Adolescent Self-Assessment of Cooking and Kitchen Skills

      Background (Background, Rationale, Prior Research, and/or Theory): The Netter Center for Community Partnerships, Agatston Urban Nutrition Initiative (AUNI) provides summer high school programming and job development focusing on peer nutrition education. This study examines self-assessments of adolescents at the conclusion of the program compared to a control group of Philadelphia high school students who did not participate in the program.
      Objective: To assess and compare adolescent confidence in cooking skills at the end of a six week nutrition education program.
      Study Design, Setting, Participants, Intervention: The AUNI Philadelphia Youth Network (PYN) summer program engaged 36 primarily African-American adolescents for six weeks, 20 hours per week, in cooking, nutrition education, and peer education and community outreach activities. Evidence-based nutrition curriculums were used along with Career and College Readiness training. At the program conclusion, students were given a survey to self-assess their cooking skills and knowledge.
      Outcome Measures and Analysis: The survey was constructed with a chef who determined cooking skills necessary for home and professional settings. Three questions were asked about skills regarding working with community members. Adolescents were asked to rate their skills on a scale of zero (no knowledge) to five (expert). The same survey, with the omission of one program specific question, was administered to students who did not participate in the program. Results were averaged for each question and each group.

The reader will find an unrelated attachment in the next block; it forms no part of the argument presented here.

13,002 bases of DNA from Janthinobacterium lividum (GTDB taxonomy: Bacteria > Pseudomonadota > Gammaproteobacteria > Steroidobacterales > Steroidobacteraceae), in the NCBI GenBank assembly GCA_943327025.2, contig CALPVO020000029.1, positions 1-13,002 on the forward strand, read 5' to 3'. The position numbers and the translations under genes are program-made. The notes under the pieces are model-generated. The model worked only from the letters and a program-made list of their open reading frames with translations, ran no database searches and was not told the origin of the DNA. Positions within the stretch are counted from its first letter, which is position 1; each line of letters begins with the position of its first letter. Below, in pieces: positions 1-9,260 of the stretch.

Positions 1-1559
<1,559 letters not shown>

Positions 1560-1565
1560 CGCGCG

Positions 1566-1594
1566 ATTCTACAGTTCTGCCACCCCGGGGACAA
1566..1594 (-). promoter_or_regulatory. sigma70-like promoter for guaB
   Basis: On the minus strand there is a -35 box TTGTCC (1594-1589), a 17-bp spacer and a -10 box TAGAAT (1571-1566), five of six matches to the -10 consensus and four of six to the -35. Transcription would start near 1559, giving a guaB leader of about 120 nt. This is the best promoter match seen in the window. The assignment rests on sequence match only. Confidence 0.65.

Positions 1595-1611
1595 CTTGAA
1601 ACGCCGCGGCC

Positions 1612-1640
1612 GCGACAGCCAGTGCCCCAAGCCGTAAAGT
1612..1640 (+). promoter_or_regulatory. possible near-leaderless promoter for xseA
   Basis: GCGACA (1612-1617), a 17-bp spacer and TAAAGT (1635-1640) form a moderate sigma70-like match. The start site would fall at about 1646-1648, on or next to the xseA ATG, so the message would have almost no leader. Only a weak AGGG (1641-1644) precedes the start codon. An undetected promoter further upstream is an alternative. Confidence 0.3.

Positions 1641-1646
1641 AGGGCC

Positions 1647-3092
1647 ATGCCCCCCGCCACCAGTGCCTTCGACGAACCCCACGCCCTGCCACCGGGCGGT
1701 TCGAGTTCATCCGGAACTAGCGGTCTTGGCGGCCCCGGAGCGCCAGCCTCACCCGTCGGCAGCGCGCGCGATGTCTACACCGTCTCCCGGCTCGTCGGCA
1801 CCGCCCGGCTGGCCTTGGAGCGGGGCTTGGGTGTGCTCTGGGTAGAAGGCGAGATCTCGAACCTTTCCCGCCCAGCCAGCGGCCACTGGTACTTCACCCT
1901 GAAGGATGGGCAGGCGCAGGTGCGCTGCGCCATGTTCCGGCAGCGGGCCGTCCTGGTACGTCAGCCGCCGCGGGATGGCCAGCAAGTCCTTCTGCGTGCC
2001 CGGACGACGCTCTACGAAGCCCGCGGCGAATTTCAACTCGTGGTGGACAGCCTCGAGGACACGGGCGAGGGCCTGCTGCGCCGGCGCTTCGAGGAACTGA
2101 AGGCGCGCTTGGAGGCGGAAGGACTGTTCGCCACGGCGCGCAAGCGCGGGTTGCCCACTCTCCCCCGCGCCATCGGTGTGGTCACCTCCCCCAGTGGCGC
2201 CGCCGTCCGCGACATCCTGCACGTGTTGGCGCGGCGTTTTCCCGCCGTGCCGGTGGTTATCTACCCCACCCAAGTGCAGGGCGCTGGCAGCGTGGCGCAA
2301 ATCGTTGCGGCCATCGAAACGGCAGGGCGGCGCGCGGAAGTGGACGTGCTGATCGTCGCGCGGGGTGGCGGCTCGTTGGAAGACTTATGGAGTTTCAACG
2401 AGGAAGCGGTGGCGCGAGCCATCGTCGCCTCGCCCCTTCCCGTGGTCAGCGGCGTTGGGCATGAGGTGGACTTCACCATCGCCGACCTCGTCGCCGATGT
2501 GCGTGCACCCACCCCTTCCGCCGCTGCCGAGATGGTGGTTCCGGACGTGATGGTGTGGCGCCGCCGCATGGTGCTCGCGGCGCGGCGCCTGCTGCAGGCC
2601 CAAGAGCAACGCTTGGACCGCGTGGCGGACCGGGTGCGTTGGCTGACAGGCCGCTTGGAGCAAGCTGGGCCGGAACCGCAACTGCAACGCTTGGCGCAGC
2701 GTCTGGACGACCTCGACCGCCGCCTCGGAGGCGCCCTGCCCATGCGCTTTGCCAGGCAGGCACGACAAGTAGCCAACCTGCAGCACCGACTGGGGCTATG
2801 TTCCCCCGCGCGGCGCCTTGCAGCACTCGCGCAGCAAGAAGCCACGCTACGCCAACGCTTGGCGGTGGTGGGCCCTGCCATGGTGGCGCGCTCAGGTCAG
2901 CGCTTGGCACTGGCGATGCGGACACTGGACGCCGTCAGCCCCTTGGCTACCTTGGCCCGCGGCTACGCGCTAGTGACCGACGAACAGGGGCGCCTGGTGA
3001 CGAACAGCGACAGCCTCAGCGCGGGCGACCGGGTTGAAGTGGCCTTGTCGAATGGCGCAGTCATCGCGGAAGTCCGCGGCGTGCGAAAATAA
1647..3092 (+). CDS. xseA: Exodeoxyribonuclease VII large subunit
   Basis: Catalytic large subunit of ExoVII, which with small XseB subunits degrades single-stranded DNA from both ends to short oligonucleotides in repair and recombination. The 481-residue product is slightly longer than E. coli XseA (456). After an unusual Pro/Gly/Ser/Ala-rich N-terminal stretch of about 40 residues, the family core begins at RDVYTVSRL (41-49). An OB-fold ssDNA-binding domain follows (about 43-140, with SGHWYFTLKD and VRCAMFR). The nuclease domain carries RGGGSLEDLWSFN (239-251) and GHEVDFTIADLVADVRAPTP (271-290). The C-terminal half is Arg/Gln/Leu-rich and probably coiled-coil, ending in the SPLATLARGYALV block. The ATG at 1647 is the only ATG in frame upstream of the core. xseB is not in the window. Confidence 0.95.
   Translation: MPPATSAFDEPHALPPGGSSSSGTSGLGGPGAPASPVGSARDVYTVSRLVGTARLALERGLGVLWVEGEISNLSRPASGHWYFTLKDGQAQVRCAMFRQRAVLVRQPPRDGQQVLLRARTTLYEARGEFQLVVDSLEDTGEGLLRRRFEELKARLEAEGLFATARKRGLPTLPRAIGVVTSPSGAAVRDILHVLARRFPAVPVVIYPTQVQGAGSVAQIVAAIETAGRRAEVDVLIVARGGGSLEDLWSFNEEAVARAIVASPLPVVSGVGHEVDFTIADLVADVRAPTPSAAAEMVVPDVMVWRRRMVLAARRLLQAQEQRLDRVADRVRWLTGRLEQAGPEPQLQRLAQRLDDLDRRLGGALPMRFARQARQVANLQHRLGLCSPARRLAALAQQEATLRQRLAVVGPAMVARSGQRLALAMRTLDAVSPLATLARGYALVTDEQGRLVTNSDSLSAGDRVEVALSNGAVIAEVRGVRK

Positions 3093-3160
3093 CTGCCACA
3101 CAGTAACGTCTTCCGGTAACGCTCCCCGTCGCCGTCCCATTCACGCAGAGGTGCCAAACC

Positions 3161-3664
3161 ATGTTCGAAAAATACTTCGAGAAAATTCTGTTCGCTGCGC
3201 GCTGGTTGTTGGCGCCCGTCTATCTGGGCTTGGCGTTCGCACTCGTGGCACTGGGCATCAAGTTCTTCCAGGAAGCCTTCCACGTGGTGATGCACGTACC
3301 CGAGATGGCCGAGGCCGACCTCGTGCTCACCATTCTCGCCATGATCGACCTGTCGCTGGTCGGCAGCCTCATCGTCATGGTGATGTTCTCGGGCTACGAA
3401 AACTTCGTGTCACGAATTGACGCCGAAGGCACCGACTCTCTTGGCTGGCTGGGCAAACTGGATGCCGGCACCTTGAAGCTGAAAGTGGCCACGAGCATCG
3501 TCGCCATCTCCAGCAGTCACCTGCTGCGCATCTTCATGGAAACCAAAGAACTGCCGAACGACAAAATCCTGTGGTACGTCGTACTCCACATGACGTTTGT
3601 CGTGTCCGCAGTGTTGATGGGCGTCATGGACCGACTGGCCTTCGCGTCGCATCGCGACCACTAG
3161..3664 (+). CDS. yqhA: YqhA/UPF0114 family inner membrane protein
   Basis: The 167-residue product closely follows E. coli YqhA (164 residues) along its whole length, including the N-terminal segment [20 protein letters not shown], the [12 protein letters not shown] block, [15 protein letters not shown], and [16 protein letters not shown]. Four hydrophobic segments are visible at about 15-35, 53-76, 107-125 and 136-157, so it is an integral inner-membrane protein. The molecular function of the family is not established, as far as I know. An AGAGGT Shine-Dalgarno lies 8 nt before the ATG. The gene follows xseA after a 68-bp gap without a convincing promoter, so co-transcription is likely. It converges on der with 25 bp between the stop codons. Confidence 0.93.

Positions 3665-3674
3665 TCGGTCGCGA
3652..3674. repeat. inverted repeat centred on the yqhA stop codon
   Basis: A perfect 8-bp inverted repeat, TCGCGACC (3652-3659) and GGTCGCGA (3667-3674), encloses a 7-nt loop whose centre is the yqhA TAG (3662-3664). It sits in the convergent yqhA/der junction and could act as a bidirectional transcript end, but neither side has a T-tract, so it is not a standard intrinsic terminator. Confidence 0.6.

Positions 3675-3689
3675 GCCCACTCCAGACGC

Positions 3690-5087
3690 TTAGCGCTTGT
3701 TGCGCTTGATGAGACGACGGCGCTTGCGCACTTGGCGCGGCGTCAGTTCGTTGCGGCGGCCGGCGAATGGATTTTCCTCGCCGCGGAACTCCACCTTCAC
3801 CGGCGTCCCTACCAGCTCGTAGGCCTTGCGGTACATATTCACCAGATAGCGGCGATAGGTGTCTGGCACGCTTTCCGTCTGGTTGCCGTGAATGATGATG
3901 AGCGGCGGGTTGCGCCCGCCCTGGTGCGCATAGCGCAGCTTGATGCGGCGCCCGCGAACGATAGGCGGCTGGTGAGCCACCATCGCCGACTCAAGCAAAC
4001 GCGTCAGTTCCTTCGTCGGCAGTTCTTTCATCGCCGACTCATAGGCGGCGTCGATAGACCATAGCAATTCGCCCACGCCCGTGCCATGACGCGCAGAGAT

Results: For eight of the nine questions, program students (n = 32) average rating of their skills were statistically significantly higher (P < .01) than the averages of non-program students (n = 35). For all questions, program students averaged above four, demonstrating a high level of skill confidence.
      Conclusions and Implications: Nutrition education programs that include a skill building and community outreach component could increase students' confidence in their own cooking abilities. Based on existing research, this could have an impact on improved nutrition related behaviors.
      Funding: Supplemental Nutrition Assistance Program—Education.

      Supplementary Data

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